EP2305104A3 (en) * 2005-03-01 2011-05-25 Masimo Laboratories, Inc. Multiple wavelength sensor drivers
WO2006094155A1 (en) * 2005-03-01 2006-09-08 Masimo Laboratories, Inc. Configurable physiological measurement system
US9351675B2 (en) 2005-03-01 2016-05-31 Cercacor Laboratories, Inc. Noninvasive multi-parameter patient monitor
US7729733B2 (en) 2005-03-01 2010-06-01 Masimo Laboratories, Inc. Configurable physiological measurement system
US8849365B2 (en) 2005-03-01 2014-09-30 Cercacor Laboratories, Inc. Multiple wavelength sensor emitters
US8224411B2 (en) 2005-03-01 2012-07-17 Masimo Laboratories, Inc. Noninvasive multi-parameter patient monitor
US7761127B2 (en) 2005-03-01 2010-07-20 Masimo Laboratories, Inc. Multiple wavelength sensor substrate
US7764982B2 (en) 2005-03-01 2010-07-27 Masimo Laboratories, Inc. Multiple wavelength sensor emitters
US8718735B2 (en) 2005-03-01 2014-05-06 Cercacor Laboratories, Inc. Physiological parameter confidence measure
US8634889B2 (en) 2005-03-01 2014-01-21 Cercacor Laboratories, Inc. Configurable physiological measurement system
US8581732B2 (en) 2005-03-01 2013-11-12 Carcacor Laboratories, Inc. Noninvasive multi-parameter patient monitor
US9549696B2 (en) 2005-03-01 2017-01-24 Cercacor Laboratories, Inc. Physiological parameter confidence measure
US8483787B2 (en) 2005-03-01 2013-07-09 Cercacor Laboratories, Inc. Multiple wavelength sensor drivers
US9750443B2 (en) 2005-03-01 2017-09-05 Cercacor Laboratories, Inc. Multiple wavelength sensor emitters
US8385996B2 (en) 2005-03-01 2013-02-26 Cercacor Laboratories, Inc. Multiple wavelength sensor emitters
WO2006094171A1 (en) * 2005-03-01 2006-09-08 Masimo Laboratories, Inc. Multiple wavelength sensor drivers
US8301217B2 (en) 2005-03-01 2012-10-30 Cercacor Laboratories, Inc. Multiple wavelength sensor emitters
US8255027B2 (en) 2005-03-01 2012-08-28 Cercacor Laboratories, Inc. Multiple wavelength sensor substrate
US8130105B2 (en) 2005-03-01 2012-03-06 Masimo Laboratories, Inc. Noninvasive multi-parameter patient monitor
US7738937B2 (en) 2005-08-08 2010-06-15 Nellcor Puritan Bennett Llc Medical sensor and technique for using the same
US7693559B2 (en) 2005-08-08 2010-04-06 Nellcor Puritan Bennett Llc Medical sensor having a deformable region and technique for using the same
US7684843B2 (en) 2005-08-08 2010-03-23 Nellcor Puritan Bennett Llc Medical sensor and technique for using the same
US7657296B2 (en) 2005-08-08 2010-02-02 Nellcor Puritan Bennett Llc Unitary medical sensor assembly and technique for using the same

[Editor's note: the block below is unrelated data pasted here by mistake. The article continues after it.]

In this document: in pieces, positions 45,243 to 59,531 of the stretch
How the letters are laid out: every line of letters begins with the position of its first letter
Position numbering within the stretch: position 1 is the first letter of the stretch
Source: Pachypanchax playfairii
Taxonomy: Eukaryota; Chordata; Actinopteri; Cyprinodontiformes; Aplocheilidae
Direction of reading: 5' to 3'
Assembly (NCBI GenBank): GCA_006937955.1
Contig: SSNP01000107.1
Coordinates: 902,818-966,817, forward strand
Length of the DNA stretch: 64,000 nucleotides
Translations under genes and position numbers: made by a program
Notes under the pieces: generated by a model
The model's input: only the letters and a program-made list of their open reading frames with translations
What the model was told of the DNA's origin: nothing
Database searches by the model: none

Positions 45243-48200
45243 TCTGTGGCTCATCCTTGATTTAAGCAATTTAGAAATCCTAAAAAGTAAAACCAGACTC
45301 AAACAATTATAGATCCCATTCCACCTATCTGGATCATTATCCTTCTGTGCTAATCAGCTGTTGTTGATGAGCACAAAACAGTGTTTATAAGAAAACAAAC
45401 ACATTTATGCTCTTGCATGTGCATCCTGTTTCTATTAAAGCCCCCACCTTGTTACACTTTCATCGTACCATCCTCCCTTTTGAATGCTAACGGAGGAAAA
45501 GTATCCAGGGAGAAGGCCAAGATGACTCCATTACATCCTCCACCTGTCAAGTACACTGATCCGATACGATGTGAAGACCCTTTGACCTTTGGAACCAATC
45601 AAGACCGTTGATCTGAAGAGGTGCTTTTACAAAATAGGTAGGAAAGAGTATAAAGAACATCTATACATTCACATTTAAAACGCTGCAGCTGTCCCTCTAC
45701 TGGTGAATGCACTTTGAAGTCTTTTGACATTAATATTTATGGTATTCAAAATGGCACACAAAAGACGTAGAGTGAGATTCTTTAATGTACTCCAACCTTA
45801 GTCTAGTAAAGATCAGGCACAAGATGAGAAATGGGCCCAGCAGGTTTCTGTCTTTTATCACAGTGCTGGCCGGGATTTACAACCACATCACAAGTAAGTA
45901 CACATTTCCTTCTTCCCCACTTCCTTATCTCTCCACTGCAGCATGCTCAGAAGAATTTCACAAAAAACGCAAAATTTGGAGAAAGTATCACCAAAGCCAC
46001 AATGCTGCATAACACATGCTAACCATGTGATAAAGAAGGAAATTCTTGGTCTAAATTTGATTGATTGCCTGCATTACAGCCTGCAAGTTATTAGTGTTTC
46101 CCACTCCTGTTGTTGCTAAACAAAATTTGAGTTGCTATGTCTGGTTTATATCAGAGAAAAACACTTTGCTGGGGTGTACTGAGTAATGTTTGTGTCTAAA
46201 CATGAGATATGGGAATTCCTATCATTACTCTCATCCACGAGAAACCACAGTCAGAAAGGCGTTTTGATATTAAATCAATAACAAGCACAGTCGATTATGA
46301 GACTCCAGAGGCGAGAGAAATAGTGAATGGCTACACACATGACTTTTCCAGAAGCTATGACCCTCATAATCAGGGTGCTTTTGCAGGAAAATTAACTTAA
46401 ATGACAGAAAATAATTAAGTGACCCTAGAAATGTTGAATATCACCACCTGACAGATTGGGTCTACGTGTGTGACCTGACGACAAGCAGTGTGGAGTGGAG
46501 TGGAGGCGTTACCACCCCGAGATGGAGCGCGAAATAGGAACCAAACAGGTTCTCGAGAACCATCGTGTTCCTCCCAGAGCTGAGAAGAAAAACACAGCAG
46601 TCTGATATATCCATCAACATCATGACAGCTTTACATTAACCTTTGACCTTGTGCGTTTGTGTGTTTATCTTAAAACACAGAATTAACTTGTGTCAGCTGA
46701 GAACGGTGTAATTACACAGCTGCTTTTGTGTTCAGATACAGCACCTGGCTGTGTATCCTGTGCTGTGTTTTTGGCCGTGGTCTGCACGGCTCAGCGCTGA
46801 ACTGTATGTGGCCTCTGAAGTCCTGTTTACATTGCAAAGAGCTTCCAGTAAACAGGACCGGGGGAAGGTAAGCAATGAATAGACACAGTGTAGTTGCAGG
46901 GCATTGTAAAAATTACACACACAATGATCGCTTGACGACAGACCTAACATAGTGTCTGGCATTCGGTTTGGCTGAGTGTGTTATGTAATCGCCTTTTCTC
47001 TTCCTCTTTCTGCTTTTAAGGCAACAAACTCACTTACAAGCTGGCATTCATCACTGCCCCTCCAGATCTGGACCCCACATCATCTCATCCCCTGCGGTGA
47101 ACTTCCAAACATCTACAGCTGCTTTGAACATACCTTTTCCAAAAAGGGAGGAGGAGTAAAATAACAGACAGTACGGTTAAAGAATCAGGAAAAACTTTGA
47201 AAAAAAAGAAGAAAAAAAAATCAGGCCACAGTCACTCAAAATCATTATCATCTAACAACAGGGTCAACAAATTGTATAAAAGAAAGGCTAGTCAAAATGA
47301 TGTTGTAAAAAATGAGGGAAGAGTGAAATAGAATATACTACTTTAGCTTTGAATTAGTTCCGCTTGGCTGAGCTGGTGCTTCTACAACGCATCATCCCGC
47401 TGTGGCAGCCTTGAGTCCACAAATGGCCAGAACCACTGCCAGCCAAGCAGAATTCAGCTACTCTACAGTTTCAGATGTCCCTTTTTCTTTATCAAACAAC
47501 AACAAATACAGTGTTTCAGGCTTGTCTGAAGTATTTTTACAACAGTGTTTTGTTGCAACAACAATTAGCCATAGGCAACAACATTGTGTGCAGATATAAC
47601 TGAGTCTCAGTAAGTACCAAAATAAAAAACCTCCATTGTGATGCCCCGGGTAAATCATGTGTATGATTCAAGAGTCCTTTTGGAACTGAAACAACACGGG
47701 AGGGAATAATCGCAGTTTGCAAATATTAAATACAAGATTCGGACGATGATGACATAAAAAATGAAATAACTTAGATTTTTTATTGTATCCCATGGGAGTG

US7657294B2 (en) 2005-08-08 2010-02-02 Nellcor Puritan Bennett Llc Compliant diaphragm medical sensor and technique for using the same
US7657295B2 (en) 2005-08-08 2010-02-02 Nellcor Puritan Bennett Llc Medical sensor and technique for using the same
US7647084B2 (en) 2005-08-08 2010-01-12 Nellcor Puritan Bennett Llc Medical sensor and technique for using the same
US8311602B2 (en) 2005-08-08 2012-11-13 Nellcor Puritan Bennett Llc Compliant diaphragm medical sensor and technique for using the same
US8528185B2 (en) 2005-08-08 2013-09-10 Covidien Lp Bi-stable medical sensor and technique for using the same
US8260391B2 (en) 2005-09-12 2012-09-04 Nellcor Puritan Bennett Llc Medical sensor for reducing motion artifacts and technique for using the same
US7650177B2 (en) 2005-09-29 2010-01-19 Nellcor Puritan Bennett Llc Medical sensor for reducing motion artifacts and technique for using the same
US8092379B2 (en) 2005-09-29 2012-01-10 Nellcor Puritan Bennett Llc Method and system for determining when to reposition a physiological sensor
US7676253B2 (en) 2005-09-29 2010-03-09 Nellcor Puritan Bennett Llc Medical sensor and technique for using the same
US8965473B2 (en) 2005-09-29 2015-02-24 Covidien Lp Medical sensor for reducing motion artifacts and technique for using the same
US8600469B2 (en) 2005-09-29 2013-12-03 Covidien Lp Medical sensor and technique for using the same
US7869850B2 (en) 2005-09-29 2011-01-11 Nellcor Puritan Bennett Llc Medical sensor for reducing motion artifacts and technique for using the same
US7729736B2 (en) 2005-09-29 2010-06-01 Nellcor Puritan Bennett Llc Medical sensor and technique for using the same
US8060171B2 (en) 2005-09-29 2011-11-15 Nellcor Puritan Bennett Llc Medical sensor for reducing motion artifacts and technique for using the same
US7899510B2 (en) 2005-09-29 2011-03-01 Nellcor Puritan Bennett Llc Medical sensor and technique for using the same
US7904130B2 (en) 2005-09-29 2011-03-08 Nellcor Puritan Bennett Llc Medical sensor and technique for using the same
US8062221B2 (en) 2005-09-30 2011-11-22 Nellcor Puritan Bennett Llc Sensor for tissue gas detection and technique for using the same
US8352010B2 (en) 2005-09-30 2013-01-08 Covidien Lp Folding medical sensor and technique for using the same
US8233954B2 (en) 2005-09-30 2012-07-31 Nellcor Puritan Bennett Llc Mucosal sensor for the assessment of tissue and blood constituents and technique for using the same
US8352009B2 (en) 2005-09-30 2013-01-08 Covidien Lp Medical sensor and technique for using the same
US8386002B2 (en) 2005-09-30 2013-02-26 Covidien Lp Optically aligned pulse oximetry sensor and technique for using the same
US7881762B2 (en) 2005-09-30 2011-02-01 Nellcor Puritan Bennett Llc Clip-style medical sensor and technique for using the same
US8126525B2 (en) 2005-12-02 2012-02-28 Ge Healthcare Finland Oy Probe and a method for use with a probe